An oil worker holds raw sand bitumen near Fort McMurray, on July 9, 2008. Decades worth of oilsands environmental impact studies are marred by inconsistent science that’s rarely subjected to independent checks, according to a new university study. “It doesn’t make any sense,” said University of British Columbia biology professor Adam Ford , who published his findings in the journal Environmental Reviews. (Jeff McIntosh/The Canadian Press)

‘Making this up:’ Study says oilsands assessments marred by weak science

Few independently checked their conclusions

Dozens of oilsands environmental impact studies are marred by inconsistent science that’s rarely subjected to independent checks, says a university study.

“It doesn’t make any sense,” says University of British Columbia biology professor Adam Ford, who published his findings in the journal Environmental Reviews.

“You would have to go out of your way to make it this bad. It’s just a symptom of the state of the industry and it’s definitely a signal that we can do better.”

In 30 different assessments filed between 2004 and 2017, Ford found each study considered different factors in different ways. Few independently checked their conclusions. And those who did were notably less confident about the industry’s ability to restore what it had disturbed.

Ford says the inconsistent approach means the resulting tens of thousands of pages piled in the offices of the Alberta Energy Regulator reveal little about the overall health of one of the most heavily industrialized landscapes in Canada.

Energy companies planning to build oilsands projects must file an environmental impact assessment. Such assessments generally take representative species and consider, based on expert opinion, how development would affect different aspects of their habitat.

Ford found 35 different species were studied. Only one — moose — appeared in all 30 assessments. Only 10 appeared in more than half of them.

Some assessments looked at species groups; some didn’t. Some differed on their definition of wildlife habitat.

“You would think that projects that are that close together, that are similar in nature, would have a more common set of shared species,” he said.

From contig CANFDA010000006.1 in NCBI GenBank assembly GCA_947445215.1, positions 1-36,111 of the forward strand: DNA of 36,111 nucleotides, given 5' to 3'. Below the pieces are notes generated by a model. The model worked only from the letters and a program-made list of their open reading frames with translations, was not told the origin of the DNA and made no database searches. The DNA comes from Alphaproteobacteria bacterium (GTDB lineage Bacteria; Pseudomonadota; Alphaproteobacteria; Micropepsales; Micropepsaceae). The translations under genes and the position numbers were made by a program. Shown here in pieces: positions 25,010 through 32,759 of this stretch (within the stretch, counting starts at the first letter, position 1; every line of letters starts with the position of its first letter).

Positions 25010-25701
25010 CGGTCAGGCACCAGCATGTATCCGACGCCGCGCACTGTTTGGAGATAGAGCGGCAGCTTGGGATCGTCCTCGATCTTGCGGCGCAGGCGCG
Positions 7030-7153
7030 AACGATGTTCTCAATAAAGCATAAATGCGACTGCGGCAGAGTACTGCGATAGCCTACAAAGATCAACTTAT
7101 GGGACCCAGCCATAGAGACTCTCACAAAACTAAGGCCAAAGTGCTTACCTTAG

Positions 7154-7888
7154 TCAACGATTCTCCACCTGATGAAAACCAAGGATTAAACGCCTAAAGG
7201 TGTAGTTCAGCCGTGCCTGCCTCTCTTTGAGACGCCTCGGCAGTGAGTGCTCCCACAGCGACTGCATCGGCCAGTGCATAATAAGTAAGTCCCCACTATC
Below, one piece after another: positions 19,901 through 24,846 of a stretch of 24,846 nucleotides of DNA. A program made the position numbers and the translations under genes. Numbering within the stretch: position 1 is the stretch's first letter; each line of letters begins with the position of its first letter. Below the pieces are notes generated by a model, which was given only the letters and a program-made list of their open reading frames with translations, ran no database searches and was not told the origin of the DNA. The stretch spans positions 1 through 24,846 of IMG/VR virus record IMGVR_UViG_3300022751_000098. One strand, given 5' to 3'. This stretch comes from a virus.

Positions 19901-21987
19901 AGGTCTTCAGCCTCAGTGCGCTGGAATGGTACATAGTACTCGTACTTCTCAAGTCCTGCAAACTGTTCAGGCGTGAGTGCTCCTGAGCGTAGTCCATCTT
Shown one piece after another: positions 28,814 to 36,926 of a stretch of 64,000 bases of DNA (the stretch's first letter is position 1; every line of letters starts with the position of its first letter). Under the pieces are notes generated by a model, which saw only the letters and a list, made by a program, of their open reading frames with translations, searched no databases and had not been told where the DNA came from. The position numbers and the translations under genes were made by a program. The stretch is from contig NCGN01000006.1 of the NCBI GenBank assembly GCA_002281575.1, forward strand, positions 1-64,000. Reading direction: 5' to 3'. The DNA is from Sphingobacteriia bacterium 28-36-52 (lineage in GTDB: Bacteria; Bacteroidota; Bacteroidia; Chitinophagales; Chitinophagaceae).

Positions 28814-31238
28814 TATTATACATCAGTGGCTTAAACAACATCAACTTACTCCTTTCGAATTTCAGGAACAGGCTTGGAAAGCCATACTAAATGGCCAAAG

Moreover, the ways used to evaluate industrial impact were all different. Some 316 different mathematical models were used to measure habitat and they came up with different results from each other 82 per cent of the time.

Only 33 of the models were independently verified by field data or separate statistical methods. Ford found the assessments that used verification were about twice as likely to project serious lingering environmental impacts.

Since there’s so much variation with so little checking, there’s no way to tell which assessments are more accurate, Ford says.

“Given the largely inconsistent approaches used to measure and rank ‘habitat,’ we have no basis with which to measure the performance, accuracy, or reliability of most habitat models used in oilsands (assessment),” the paper says.

The stakes are high.

Land disturbed by the 30 projects covered nearly 9,000 square kilometres — roughly the size of the Greater Toronto Area. About half of it was considered high-quality habitat.

The paper also says that of the 1681 oilsands applications made to the regulator since December 2013, 91 per cent were approved and one per cent denied.

“It is not clear if or how reporting negative impacts on wildlife in an (assessment) has any bearing on project approval,” it concludes.

READ MORE: First Nation sues Alberta, says oilsands project threatens sacred site

The Alberta Energy Regulator declined to comment on the paper.

Ford suggests standardized oilsands assessments would be faster, cheaper and more likely to produce a clear picture of what’s happening in northern Alberta.

“What are the species we need to know about? We have experts in Canada who spend their entire lives thinking about these species. Let’s get them involved so we can create robust habitat models, so that we don’t have to revisit everybody’s individual opinion.”

Ford says the current approach has real consequences for real people.

“There’s people who live on this land (whose) culture and way of life is tied to those animals. And we’re telling them we’re pretty much making this up.”

Bob Weber, The Canadian Press


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